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Isophorone derivatives as a new structural motif of aggregation pheromones in Curculionidae

Abstract

The beetle Homalinotus depressus (Coleoptera: Curculionidae) is a major pest of coconuts in the Northern region of Brazil, for which environmentally friendly methods of control are desired. Behavioral responses of H. depressus to airborne volatile extracts from conspecifics suggested the presence of a male-produced aggregation pheromone. GC analyses of these extracts showed the presence of four male-specific compounds. Analytical data in combination with the synthesis of standards led to the identification of the male-released semiochemicals as epoxyisophorone (1), isophorone (2), homalinol (3), and 2-hydroxyisophorone (4), of which (3) was the major constituent. The configuration of homalinol was determined to be cis on the basis of retention times of synthetic cis and trans synthetic standards. Enantiomers of cis-homalinol were obtained in high enantiomeric excess by using biocatalysis. Their separation on a GC enantioselective column (β-Dex325®), allowed us to unambiguously determine that the absolute configuration of natural homalinol was (1R,2R,6S). Field bioassays demonstrated that both the synthetic major compound per se and mixtures of all four male-specific compounds were attractive to H. depressus.

Introduction

Volatile organic compounds present in nature are produced and released by plants, animals, and microorganisms. Some of these compounds are produced as hormones, semiochemicals (including pheromones), as well as plant defense compounds. Other metabolites are merely biosynthetic byproducts1. Communication among insect involves various modalities2, including visual, vibrational, tactile, and chemical communication. Aggregation pheromones are sex specific pheromones which attracts both sexes of the species3. They have been identified in species from different insect Orders, e.g. Coleoptera, Diptera, Hemiptera, Dictyoptera, and Orthoptera4,5,6,7,8. Various insect species in the family Curculionidae (Coleoptera), are serious agriculture pests thus prompting a great deal of research9,10,11 aimed at finding new methods of control or attractants for trapping systems. Most of the aggregation pheromones identified in this group are from species in the genus Rhynchophorus9, e.g. rhynchophorol (6-methyl-2-(E)-hepten-4-ol) isolated from R. palmarum12. A complex aggregation pheromone system, (1R,2S)-grandisol and (1R,2S)-grandisyl acetate, was identified from the first species of Homalinotus genus studied, Homalinotus validus13. The chemical structures of the compounds described as aggregation pheromones of Curculionidae to date can be divided into two different classes. The first is related to mostly cyclic monoterpenoids, such as, grandisol, which was originally identified from Anthonomus grandis14. The second class is represented by short, and methyl branched alcohols, ketones, and esters, as for example 3-hydroxy-4-methyl-5-nonanone, identified as a component of Metamasius hemipterus pheromone15.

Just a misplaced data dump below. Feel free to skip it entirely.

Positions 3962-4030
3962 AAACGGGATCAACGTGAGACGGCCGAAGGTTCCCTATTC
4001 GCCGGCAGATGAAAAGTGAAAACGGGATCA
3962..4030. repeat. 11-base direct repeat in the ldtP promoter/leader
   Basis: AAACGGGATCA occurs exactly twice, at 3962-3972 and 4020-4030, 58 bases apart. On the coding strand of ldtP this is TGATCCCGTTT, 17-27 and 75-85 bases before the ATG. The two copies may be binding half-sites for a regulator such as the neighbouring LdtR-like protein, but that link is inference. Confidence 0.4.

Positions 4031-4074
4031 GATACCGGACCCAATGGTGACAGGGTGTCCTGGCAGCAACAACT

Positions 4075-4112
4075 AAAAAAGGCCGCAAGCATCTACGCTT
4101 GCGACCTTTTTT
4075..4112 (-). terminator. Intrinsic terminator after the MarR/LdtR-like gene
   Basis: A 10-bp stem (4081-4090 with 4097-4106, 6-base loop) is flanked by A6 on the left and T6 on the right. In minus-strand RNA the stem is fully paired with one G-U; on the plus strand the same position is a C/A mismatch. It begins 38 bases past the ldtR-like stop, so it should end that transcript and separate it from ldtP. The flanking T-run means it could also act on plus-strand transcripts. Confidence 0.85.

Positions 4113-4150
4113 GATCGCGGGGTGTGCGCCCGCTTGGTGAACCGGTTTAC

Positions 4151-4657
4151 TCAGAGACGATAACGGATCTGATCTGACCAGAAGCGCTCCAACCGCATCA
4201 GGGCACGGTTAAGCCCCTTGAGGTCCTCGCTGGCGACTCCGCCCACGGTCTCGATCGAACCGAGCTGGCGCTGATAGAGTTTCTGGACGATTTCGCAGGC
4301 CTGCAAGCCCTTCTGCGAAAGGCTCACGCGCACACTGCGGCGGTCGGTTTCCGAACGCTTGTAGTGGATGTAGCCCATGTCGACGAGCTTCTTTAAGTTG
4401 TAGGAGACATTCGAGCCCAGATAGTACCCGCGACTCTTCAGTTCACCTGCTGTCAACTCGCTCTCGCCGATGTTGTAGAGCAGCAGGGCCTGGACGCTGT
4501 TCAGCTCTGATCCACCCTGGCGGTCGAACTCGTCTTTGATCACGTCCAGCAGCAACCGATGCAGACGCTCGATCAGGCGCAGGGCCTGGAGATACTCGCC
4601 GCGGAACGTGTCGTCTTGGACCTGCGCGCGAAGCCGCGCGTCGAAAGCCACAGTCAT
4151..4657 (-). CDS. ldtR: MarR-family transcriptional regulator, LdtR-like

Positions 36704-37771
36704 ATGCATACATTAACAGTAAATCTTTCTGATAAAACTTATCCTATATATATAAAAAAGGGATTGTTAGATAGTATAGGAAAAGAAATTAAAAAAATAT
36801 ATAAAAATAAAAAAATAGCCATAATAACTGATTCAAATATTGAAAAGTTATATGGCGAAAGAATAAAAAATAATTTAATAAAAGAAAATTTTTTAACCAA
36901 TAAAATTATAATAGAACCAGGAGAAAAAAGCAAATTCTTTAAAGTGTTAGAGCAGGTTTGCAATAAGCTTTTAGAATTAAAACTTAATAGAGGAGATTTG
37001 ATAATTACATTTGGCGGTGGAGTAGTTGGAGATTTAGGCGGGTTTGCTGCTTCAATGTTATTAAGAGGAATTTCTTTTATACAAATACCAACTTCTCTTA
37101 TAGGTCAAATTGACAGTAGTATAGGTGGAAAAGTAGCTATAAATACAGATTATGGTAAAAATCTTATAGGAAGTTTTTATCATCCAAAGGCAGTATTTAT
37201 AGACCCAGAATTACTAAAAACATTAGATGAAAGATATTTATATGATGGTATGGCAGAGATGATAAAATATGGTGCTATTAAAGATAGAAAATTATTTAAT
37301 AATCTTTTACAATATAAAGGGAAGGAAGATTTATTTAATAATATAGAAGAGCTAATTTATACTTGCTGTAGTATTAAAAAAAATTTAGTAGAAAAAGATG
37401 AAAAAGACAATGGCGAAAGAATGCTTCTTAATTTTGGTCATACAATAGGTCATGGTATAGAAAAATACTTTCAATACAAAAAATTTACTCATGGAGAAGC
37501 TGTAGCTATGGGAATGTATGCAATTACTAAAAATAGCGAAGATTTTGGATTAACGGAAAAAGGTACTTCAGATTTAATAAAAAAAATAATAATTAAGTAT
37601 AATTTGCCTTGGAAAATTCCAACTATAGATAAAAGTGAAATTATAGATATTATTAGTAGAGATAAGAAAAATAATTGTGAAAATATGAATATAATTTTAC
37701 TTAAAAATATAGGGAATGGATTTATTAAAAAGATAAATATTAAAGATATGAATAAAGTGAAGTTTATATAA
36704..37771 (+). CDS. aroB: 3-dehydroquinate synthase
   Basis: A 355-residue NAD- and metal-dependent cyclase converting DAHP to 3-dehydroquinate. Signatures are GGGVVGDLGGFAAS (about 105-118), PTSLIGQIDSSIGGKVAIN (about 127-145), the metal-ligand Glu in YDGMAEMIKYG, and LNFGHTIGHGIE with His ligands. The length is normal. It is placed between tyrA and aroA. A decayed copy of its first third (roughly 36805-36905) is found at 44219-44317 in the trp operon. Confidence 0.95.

Coconut (Cocos nucifera, Arecaceae) is one of the main Brazilian fruit crops, with social and economic importance due to the diverse range of products obtained e.g. coconut water, coconut milk, wood, fibers, biofuel, animal food, and oils, among others derivatives useful to the agro-industry. Pest insects cause significant losses to worldwide coconut industry16. Pest outbreaks are favored by plant intrinsic factors, such as continuous production of leaves and inflorescences, or extrinsic factors, including temperature, humidity, poorly conducted cultural dealings, and excessive use of pesticides leading to reduced populations of natural enemies16.

Homalinotus depressus (Coleoptera: Curculionidae) occurs in the Antilles, Brazil, Colombia, French Guiana, and Suriname17. H. depressus larvae construct galleries inside coconut trees, floral peduncle and stipe, thus interrupting the sap flow and promoting failing of flowers and fruits. In 2008, H. depressus was reported for the first time as a coconut pest in the Brazilian northern region18. Management of H. depressus populations is largely based on applications of carbamates or organophosphates. Due to the lack of lures for trapping adult beetles, population densities are estimated by manual collections of beetles in the field. Therefore, semiochemicals, such as sex and/or aggregation pheromones, are highly desirable for trapping and possibly use in direct control strategies (e.g., mass trapping19, attraction-and-kill20, and mating disruption21. Here, we describe the isolation, identification, and field evaluation of an aggregation pheromone produced by H. depressus.

Results and Discussion

Initial GC analyses and olfactory bioassays

Volatile compounds emitted by H. depressus (kept under laboratory conditions) were collected by aeration and the GC comparison of aeration extracts from males to similar extracts from females showed the presence of four male-specific compounds (Fig. 1).

Figure 1
figure1